Netflix Provides Details On New Password Policing Measures To Prevent Sharing

Netflix Provides Details On New Password Policing Measures To Prevent Sharing

Netflix password

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Five years ago, Netflix tweeted that “Love is sharing a password.” Now that its subscribers and their friends and loved ones are all addicted to its insidious form of crack, the world’s largest streaming service is cracking down on password sharing because … money.

After months of warnings and testing in international markets, Netflix plans to monetize account sharing by unleashing anti-password sharing measures on an estimated 100 million users worldwide. That’s how many people it says are using the service through the login credentials of someone else.

Cracking down on password sharing would be a “big opportunity” for revenue growth, Netflix has said. The planned rollout follows a difficult year in 2022 when Netflix lost subscribers for the first time in more than 10 years and introduced ads for the first time in its 15-year history, Time reported.

Netflix hopes that ending account sharing will bring a new infusion of revenue to the company, according to The Streamable, a platform for news, reviews, and deals on streaming services and devices. It’s essentially the only way that Netflix can make meaningful subscriber additions in North America, where the service has its highest share of market penetration.

Paid sharing could add nearly 15 million paid sharers and 1 million new members in the U.S. and Canada in 2023 — about $721 million in incremental revenue, according to the Cowen consumer survey in August 2022. The company asked password sharers if they would pay an extra $3 a month and half the respondents said either they or the primary account holder would do so, Variety reported.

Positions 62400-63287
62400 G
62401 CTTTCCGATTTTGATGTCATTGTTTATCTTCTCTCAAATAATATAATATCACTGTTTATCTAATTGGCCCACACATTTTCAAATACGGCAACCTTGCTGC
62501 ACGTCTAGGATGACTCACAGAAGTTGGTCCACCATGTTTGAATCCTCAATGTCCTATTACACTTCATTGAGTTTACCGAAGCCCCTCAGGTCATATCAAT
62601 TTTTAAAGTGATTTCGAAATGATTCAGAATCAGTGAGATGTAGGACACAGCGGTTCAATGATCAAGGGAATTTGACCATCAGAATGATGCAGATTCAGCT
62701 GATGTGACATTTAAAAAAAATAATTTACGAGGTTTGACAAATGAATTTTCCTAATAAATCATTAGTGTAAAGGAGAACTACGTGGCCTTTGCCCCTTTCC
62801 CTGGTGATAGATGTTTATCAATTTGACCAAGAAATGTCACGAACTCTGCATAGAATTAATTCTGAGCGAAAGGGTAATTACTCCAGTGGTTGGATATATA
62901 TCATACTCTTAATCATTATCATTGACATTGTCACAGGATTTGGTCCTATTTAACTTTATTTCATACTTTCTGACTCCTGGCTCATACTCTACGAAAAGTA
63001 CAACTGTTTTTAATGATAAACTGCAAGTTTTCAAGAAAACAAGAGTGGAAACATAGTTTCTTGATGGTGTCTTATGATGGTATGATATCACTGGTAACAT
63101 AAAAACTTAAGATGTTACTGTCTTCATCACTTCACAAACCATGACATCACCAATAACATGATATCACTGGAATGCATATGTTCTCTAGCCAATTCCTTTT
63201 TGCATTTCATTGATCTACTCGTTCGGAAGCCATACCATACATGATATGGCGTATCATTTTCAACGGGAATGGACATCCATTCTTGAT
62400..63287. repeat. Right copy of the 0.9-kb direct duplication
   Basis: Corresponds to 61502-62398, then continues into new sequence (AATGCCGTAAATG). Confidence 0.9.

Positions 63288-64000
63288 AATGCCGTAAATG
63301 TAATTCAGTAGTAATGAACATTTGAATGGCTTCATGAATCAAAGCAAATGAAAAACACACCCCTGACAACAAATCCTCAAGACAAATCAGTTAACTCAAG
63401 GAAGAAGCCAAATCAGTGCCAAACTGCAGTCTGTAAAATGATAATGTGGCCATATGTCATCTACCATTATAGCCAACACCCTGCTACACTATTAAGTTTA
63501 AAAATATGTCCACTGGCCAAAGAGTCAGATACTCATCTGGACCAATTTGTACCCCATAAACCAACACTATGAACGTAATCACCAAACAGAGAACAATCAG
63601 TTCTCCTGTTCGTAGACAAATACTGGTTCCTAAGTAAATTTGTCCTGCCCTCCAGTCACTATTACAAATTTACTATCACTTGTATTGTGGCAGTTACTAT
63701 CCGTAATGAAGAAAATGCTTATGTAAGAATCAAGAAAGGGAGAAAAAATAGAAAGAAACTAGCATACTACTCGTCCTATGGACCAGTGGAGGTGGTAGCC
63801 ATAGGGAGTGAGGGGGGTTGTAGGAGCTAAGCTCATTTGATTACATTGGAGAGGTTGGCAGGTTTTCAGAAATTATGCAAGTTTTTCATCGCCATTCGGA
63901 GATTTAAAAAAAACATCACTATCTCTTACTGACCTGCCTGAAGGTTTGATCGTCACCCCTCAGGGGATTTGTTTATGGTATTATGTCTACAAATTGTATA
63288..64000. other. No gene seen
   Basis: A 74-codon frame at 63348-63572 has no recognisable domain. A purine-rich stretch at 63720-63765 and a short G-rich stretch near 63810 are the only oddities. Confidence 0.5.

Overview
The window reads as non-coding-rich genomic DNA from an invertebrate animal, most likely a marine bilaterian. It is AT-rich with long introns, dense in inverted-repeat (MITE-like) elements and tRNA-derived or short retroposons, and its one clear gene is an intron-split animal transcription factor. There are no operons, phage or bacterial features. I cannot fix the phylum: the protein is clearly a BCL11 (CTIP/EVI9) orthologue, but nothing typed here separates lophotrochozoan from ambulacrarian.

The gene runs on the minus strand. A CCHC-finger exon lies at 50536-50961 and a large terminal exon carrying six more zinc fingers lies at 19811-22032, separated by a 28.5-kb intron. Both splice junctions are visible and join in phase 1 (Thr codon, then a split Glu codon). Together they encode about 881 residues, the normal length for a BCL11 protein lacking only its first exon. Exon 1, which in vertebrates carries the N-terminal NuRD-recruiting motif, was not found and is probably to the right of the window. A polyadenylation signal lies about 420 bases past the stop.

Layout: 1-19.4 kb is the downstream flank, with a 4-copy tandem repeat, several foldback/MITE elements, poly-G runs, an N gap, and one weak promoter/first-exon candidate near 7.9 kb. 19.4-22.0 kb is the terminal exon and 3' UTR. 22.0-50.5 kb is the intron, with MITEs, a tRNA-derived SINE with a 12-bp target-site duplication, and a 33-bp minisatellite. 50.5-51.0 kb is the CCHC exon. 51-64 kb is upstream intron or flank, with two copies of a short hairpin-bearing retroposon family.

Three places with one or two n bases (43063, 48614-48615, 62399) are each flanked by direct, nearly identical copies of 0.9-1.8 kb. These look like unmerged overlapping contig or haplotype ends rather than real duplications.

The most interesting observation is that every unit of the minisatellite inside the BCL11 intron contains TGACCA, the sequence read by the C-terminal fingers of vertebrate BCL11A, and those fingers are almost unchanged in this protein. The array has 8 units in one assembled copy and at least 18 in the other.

Sharing your Netflix account is now only for people who live together in a single household, according to new details on the Netflix Help Center page, which outline how your account should and shouldn’t be shared. People who do not live in your household must get their own account, Netflix says.

When a device outside of your household signs in to an account or is used persistently, Netflix says it may ask you to verify that device before it can be used. Netflix says it will not automatically charge you if you share your account with someone who doesn’t live with you.

To verify a device, Netflix says it sends a link to the email address or phone number associated with the primary account owner. The link opens a page with a four-digit verification code. The code needs to be entered on the device that requested it within 15 minutes.

If you are traveling or live between different homes, Netflix says the primary account owner (or whoever lives with them) shouldn’t need to verify your device to watch Netflix.

If you are away from the Netflix household for an extended period, you may be asked to verify your device so Netflix knows it’s authorized.

As long as the device being used to watch Netflix is using the internet connection in the primary account owner’s household, Netflix says it will not require verification.

If a Netflix account is used by a device unassociated with the primary account owner’s household, the device will need to be verified before it can be used to watch Netflix.

Netflix says it detects devices within a household using IP addresses, device IDs, and account activity from devices signed into the Netflix account.

All signs indicate that the most aggressive Netflix intends to get in the first iteration of the paid-sharing rollout is to keep nagging violators with email reminders and notifications, Variety reported.